"Uh, some guy just gave me this to read and I think it's packed with errors. Would you read it for me and tell me your thoughts before I give him my feedback? You know... just in case it's a matter of opinion before I go ahead and upset him"

    Prepare for a barrage :)
     
  18. idle
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    idle Active Member

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    That can only work once. And if your friends know that you write, they'll get suspicious anyway.
     
  19. dirtywizard
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    dirtywizard New Member

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    Absolutely correct. It's a subjective technique unfortunately.
     
  20. mammamaia
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    mammamaia nit-picker-in-chief Contributor

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    this is why i always tell new writers to never let friends, family, or anyone they're sleeping with critique or even see their work... the result can't help but be either kind white lies, or bad advice from non-professionals who just don't know enough about writing to be truly helpful, despite how well-meaning they may be...

    if you want a professional opinion on the quality of your writing, you can send me a brief synopsis and the first three pages... it's totally strings-free, but be prepared to hear the 'awful truth'...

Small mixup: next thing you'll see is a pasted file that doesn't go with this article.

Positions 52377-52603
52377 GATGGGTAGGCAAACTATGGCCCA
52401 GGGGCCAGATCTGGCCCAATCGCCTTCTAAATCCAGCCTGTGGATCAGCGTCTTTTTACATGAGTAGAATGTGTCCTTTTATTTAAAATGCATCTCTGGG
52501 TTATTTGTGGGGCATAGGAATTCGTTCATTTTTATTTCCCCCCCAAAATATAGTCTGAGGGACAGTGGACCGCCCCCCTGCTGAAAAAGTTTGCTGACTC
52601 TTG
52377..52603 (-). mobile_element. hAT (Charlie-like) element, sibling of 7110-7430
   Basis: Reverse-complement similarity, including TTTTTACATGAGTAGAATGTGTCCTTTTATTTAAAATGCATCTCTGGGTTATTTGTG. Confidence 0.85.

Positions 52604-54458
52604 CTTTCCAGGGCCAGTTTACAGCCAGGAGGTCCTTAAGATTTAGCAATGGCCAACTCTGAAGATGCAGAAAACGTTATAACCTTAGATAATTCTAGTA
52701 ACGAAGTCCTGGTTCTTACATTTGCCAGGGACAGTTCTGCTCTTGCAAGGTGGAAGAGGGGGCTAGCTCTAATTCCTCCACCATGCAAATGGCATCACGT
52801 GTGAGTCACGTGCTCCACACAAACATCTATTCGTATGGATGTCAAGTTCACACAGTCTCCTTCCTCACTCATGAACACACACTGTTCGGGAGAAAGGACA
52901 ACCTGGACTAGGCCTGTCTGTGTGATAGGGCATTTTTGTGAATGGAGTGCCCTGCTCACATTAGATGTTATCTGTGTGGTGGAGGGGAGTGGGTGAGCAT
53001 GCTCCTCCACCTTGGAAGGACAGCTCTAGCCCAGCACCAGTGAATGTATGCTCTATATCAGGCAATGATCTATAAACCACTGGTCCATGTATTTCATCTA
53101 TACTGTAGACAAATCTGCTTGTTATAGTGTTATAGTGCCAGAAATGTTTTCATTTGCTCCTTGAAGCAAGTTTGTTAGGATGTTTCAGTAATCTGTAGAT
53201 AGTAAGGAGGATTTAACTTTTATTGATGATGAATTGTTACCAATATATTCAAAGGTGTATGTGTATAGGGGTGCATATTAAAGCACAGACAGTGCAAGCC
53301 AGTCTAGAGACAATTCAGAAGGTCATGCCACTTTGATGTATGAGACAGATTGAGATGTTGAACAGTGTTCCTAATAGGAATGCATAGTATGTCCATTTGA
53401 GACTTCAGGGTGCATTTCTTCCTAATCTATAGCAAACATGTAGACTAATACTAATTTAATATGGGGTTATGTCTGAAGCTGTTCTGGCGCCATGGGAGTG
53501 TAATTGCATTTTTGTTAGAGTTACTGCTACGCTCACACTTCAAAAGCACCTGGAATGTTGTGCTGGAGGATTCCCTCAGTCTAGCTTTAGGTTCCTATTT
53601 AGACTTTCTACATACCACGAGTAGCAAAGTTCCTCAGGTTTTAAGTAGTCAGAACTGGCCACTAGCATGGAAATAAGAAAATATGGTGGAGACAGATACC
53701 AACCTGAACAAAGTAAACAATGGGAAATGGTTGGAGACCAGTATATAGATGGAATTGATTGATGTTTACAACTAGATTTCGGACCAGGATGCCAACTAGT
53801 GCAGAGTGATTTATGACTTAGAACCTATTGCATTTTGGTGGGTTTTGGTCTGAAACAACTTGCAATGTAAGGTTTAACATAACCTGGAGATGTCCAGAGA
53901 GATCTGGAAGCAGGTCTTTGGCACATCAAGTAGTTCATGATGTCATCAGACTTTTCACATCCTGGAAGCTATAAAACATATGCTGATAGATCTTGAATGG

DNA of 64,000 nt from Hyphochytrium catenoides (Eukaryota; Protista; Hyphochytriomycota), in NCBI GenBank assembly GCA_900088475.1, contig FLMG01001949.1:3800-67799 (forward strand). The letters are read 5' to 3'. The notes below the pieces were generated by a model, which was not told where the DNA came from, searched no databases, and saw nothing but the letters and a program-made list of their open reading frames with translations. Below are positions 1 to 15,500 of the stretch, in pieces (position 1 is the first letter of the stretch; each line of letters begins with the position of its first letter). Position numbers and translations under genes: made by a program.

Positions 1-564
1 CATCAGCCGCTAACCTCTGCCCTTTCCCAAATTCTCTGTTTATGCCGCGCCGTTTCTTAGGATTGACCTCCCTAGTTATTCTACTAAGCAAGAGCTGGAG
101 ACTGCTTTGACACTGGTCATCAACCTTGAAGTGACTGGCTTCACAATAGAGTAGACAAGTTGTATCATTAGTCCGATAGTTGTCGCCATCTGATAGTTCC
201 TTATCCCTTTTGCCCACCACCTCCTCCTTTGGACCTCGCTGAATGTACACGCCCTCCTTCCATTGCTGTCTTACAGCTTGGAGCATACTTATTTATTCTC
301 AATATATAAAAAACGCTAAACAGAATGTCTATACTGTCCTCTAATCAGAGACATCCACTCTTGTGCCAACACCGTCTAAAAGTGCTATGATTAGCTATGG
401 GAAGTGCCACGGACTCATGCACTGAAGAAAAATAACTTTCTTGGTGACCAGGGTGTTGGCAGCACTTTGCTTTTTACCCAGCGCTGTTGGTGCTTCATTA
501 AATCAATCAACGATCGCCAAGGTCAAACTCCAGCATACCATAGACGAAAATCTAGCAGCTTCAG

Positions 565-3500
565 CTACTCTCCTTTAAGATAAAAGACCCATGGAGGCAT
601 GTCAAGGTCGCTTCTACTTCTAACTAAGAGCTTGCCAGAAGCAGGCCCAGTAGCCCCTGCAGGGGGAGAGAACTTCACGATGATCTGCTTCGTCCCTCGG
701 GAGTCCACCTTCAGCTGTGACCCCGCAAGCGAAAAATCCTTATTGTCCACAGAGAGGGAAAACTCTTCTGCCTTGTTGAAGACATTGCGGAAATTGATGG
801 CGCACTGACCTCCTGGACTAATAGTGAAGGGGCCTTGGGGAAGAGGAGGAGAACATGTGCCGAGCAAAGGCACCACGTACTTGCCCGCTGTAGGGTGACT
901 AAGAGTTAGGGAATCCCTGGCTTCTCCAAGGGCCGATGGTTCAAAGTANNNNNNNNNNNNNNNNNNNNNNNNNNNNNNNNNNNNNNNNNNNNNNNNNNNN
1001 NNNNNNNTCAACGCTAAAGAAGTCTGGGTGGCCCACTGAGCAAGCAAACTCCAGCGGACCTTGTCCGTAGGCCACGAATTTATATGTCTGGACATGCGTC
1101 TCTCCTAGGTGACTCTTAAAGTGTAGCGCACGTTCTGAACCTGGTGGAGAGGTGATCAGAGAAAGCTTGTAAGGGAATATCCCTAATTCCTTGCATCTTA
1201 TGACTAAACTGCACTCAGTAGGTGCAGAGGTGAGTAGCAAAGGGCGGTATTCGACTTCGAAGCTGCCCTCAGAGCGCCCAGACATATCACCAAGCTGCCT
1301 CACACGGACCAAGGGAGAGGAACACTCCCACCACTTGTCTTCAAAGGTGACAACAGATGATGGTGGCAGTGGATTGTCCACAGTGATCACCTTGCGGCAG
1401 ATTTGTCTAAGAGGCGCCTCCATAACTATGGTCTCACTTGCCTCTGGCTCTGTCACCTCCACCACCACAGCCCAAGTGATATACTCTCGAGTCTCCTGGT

love and hugs, maia
     
  21. iolair
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    iolair Active Member

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    I'm lucky in that my brother gives great critique - but then he's had many, many publications (mostly magazine articles and columns).

    However, with 'general' friends and family, I think if you want meaningful critique you need to help them by giving them specific things to look for.
    "I'll buy you a drink for every sentence you find that's so long you can't read it without stopping to think".
    "Any places I've used adjectives and it reads better without them?"
    "Can you read this and tell me how you think Bill and Betty have grown during the story?"
     
  22. Keitsumah
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    Keitsumah The Dream-Walker Contributor

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    If you want in-depth critiqing i'd suggest Critiquecircle -its a website completely devoted to helping writers in editing. I myself use it and it has a very nice system. You critique others for points, and when you have enough points (usually three unless your work is over 5000 words) you can submit your story for one week for critiquing. People cannot see your story if they do not have an account and the website has very good security -though i'd suggest you put no more than your rough drafts up if you want to be safe. You wait for your story to go up for one week, and then it stays up for critiquing for one week. If you get no critiques, your get your points refunded.